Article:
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Over the last two decades, many healthcare systems here in Pennsylvania and across the United States have slowly taken steps to eliminate dangerous practices and flawed procedures within the halls of their facilities. For instance, many have introduced mechanisms allowing medical professionals to report incidences of preventable medical mistakes such as operating on the wrong body part or patient, prescription errors or even leaving surgical instruments in the body after an operation.
While a system allowing the reporting of preventable errors is certainly a worthy endeavor that can help improve safety, a recent report shows that many medical professionals — physicians, nurses, medical assistants, etc. — are choosing not to utilize it out of fear.
“[A]s attention to creating a culture of safety in healthcare organizations has increased, so have concomitant reports of retaliation and intimidation targeting staff who voice concern about safety and quality deficiencies,” reads the report by National Association for Healthcare Quality.
The researchers theorize that much of this phenomenon can probably be traced to the perpetuation of the belief among many hospitals and healthcare systems that medical professionals — physicians in particular — are seldom wrong and must be kept happy at all costs. Consequently, those who are lower on the proverbial totem pole may be reluctant to report a preventable medial error out of the aforementioned fear of reprisals from both administration officials and their superiors.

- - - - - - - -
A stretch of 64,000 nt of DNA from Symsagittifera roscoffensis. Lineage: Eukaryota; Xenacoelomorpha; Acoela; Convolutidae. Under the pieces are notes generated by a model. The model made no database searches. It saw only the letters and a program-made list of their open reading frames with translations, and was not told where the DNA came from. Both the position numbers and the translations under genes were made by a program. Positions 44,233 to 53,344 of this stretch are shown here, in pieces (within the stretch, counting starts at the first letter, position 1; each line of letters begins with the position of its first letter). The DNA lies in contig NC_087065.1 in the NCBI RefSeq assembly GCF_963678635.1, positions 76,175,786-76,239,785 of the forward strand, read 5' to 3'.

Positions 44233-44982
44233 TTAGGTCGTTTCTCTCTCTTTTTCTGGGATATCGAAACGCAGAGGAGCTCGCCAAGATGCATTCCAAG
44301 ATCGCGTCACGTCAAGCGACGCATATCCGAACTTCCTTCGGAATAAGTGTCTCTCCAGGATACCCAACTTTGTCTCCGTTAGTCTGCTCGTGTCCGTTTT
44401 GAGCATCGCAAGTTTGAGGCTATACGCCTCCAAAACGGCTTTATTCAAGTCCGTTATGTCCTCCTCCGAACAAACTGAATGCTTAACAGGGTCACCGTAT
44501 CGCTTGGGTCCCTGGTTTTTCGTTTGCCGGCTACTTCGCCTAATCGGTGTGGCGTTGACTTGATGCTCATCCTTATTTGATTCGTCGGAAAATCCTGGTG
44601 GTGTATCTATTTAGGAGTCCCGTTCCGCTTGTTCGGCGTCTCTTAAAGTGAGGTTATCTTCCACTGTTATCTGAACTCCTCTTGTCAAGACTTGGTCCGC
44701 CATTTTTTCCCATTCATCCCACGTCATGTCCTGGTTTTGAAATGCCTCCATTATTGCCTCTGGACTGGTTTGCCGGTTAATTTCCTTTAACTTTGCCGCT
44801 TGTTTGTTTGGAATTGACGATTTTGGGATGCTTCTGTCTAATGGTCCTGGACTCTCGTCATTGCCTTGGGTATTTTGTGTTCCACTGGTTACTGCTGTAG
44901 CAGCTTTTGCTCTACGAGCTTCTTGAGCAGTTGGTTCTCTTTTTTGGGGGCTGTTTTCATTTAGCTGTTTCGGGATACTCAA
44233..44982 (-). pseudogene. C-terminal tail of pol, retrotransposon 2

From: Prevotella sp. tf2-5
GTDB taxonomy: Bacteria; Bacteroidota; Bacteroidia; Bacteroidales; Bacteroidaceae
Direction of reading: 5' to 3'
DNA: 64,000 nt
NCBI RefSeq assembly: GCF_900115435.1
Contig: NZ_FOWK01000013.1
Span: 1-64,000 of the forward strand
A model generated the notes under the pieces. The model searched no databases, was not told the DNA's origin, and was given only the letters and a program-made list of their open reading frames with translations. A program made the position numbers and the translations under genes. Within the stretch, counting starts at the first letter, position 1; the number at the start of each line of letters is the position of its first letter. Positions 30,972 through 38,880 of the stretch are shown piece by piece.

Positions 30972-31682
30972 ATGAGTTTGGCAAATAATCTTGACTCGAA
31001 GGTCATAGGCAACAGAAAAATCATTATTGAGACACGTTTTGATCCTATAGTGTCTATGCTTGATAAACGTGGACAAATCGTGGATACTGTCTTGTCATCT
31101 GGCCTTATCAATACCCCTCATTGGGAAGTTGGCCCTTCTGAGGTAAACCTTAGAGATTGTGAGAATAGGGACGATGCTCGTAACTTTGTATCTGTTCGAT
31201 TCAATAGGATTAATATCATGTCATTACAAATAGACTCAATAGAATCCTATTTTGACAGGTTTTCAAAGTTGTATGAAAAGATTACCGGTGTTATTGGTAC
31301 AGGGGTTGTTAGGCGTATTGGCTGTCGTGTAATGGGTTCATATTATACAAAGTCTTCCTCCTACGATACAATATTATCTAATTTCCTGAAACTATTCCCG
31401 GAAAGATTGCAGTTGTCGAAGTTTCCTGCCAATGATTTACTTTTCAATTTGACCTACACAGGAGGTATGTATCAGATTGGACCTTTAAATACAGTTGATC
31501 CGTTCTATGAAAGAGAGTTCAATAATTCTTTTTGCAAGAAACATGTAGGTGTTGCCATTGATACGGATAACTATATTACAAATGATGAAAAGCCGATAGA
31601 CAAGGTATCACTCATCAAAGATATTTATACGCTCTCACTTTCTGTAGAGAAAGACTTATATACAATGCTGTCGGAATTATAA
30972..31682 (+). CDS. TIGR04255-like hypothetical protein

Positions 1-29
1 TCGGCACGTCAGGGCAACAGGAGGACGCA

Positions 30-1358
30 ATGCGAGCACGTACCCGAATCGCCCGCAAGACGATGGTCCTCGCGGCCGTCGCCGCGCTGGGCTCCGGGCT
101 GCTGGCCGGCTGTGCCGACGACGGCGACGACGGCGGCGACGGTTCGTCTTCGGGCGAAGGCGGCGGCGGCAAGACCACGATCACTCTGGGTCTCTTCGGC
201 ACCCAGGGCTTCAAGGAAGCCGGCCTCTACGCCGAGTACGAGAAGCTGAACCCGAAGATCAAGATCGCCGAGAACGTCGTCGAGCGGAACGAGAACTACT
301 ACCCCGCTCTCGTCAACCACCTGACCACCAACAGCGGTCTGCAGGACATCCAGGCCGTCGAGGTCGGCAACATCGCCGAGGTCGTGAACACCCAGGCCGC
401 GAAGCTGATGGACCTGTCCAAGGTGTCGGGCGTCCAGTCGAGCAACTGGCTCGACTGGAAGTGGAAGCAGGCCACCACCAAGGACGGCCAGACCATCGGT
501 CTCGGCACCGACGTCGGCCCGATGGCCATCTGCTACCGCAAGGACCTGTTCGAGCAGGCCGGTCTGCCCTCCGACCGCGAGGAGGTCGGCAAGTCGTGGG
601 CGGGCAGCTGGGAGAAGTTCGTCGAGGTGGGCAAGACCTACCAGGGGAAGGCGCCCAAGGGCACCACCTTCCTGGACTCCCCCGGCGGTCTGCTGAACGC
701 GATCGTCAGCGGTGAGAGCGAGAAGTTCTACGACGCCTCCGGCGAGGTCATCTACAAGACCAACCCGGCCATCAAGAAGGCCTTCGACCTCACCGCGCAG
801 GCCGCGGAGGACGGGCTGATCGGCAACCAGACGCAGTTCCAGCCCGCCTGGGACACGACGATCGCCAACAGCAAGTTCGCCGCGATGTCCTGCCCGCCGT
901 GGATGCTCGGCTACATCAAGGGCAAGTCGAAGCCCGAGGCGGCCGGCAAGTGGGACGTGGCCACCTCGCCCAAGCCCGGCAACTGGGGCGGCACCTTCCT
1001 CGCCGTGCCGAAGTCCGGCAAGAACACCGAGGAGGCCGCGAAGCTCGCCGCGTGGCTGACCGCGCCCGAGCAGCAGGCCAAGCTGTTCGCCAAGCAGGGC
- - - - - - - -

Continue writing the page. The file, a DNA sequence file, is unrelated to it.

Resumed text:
Alternatively, the researchers theorize that hospitals and healthcare systems are so terrified by the possibility of being held accountable in a court of law that they cultivate a culture in which the reporting of any potentially discoverable information is discouraged.
“Once that tone is set it doesn’t take much for the workforce to recognize that reporting can be harmful for the institution. So they won’t report,” said Dr. Peter Angood, CEO of the American College of Physicians Executives, which helped author the report.
The report by the National Association for Healthcare Quality goes on to express that the system will only change if these hospitals and healthcare systems start making an effort to refocus and reinforce the belief that the purpose of the reporting is to raise awareness and improve safety.
One can only hope that this happens. It’s truly mindboggling to think that egregious and preventable medical errors would go unreported. Frankly, patients and their families deserve better.
If you or a family member has been victimized by hospital negligence, consider speaking with a legal professional to learn more about securing the justice you deserve.
Source: HealthLeaders Media, “Preventable error reporting hindered by fear of reprisal,” John Commins, Oct. 22, 2012
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